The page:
A recent article by Stephen Leahy titled, Data Shows All of Earth’s Systems in Rapid Decline, sounds a dire warning. As the pace of ecosystem decline and species extinctions accelerates, the prospects of human survival on planet Earth grow ever dimmer.
What has money to do with all that? Everything!
As one of my favorite economists, Kenneth Boulding, has said, “Anyone who believes exponential growth can go on forever in a finite world is either a madman or an economist.” Unfortunately, it seems that they are the ones who are running the world. Those who control the creation of money have the power to control everything else. Thus, our political leaders are in thrall to the top level financial establishment and the orthodox economists who perpetuate the myth that the debt money system is giving us the best of all possible worlds. Of course, the rest of us, though ignorance and inattention, have also been deluded and complicit in their malfeasance.
Economists, by and large, still worship the “Growth God,” arguing that all of society’s ills can be solved by further increasing material production and consumption.
That is sheer folly.
Population, atmospheric carbon dioxide, and debt are three things that have long been growing exponentially. All of these are causes of the global mega-crisis, but the most fundamental of these, and the one most subject to human amelioration is debt.
As I’ve been describing it in my recent presentations (see, e.g., my slide show, Financial Planning in the Emerging Butterfly Economy), the global debt-money system, based as it is on lending money into circulation at compound interest, is the DRIVER of the mega-crisis. This, because it has inherent in it a debt-growth imperative. As interest on debts accrues with the passage of time, more debt must be created in order to keep the supply of money in circulation sufficient for older debts to be repaid (with interest). The always deficient supply of money in circulation puts continual pressure on companies and individuals to increase their production as they attempt to earn enough money to pay what they owe. Ultimately, it is impossible for all debts to be paid. Hence, throughout the modern era, we have seen overall debt growing much faster than GDP or any other measure of real economic output.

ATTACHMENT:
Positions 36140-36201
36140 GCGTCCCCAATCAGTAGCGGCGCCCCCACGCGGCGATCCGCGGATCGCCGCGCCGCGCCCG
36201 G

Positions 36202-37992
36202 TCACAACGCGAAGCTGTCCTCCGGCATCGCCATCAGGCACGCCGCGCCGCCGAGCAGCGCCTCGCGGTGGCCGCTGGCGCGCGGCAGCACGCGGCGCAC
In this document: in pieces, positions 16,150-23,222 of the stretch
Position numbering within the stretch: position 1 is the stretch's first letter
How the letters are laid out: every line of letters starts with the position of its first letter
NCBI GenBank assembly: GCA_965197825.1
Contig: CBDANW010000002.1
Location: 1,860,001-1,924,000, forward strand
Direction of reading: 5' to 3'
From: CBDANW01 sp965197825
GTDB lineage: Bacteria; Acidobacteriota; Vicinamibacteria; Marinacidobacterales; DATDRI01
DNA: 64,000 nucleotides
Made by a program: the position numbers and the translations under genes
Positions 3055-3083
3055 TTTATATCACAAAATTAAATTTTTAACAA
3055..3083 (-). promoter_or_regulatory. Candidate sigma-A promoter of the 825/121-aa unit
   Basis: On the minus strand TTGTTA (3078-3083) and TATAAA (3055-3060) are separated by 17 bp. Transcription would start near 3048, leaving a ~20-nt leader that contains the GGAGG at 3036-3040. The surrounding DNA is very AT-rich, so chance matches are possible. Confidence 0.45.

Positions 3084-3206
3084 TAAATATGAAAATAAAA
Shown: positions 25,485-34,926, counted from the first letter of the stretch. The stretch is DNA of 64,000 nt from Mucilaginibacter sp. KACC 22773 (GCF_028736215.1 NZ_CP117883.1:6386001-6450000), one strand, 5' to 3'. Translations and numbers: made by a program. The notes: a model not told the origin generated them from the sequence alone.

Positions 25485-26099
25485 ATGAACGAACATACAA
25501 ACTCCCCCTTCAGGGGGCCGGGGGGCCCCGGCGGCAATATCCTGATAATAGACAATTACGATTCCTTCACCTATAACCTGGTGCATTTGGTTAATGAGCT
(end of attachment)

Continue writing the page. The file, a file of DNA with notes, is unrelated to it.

Time is running out on the “Caterpillar Economy.” Like the caterpillar, the global economy must eventually reach a maximum size, cease its destructive consumption and growth, and morph into something that is sustainable and ecologically benign–the “Butterfly Economy.”
We must either give up the practice of lending at interest (usury, riba) and embrace monetary and financial systems that enable the butterfly economy to emerge, or see the world descend into chaos as nature applies her own correctives upon the Earth and its inhabitants.
Yes, it IS possible.–t.h.g.
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